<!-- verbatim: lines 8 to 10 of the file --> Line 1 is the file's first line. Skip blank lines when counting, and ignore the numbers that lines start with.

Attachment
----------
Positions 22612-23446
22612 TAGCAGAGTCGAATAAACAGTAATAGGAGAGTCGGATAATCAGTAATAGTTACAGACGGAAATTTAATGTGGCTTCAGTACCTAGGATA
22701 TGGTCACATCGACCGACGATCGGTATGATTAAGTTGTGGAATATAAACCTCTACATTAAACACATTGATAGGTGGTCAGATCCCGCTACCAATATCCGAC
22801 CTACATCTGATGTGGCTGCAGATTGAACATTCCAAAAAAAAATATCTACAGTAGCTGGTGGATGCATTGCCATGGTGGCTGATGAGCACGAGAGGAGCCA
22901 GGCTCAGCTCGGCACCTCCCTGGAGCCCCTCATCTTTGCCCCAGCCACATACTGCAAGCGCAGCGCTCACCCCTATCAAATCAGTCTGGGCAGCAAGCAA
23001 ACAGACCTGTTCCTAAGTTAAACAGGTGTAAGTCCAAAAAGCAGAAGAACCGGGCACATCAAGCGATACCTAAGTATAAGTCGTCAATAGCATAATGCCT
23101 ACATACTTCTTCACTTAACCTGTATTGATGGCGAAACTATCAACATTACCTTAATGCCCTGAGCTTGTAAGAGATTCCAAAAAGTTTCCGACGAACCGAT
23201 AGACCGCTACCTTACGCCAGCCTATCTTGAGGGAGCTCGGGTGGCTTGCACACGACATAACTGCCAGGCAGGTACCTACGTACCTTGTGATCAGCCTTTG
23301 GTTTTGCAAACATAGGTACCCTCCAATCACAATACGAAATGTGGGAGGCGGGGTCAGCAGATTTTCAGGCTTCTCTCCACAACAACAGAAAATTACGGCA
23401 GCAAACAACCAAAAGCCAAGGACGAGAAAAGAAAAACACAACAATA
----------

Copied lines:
23201 AGACCGCTACCTTACGCCAGCCTATCTTGAGGGAGCTCGGGTGGCTTGCACACGACATAACTGCCAGGCAGGTACCTACGTACCTTGTGATCAGCCTTTG
23301 GTTTTGCAAACATAGGTACCCTCCAATCACAATACGAAATGTGGGAGGCGGGGTCAGCAGATTTTCAGGCTTCTCTCCACAACAACAGAAAATTACGGCA
23401 GCAAACAACCAAAAGCCAAGGACGAGAAAAGAAAAACACAACAATA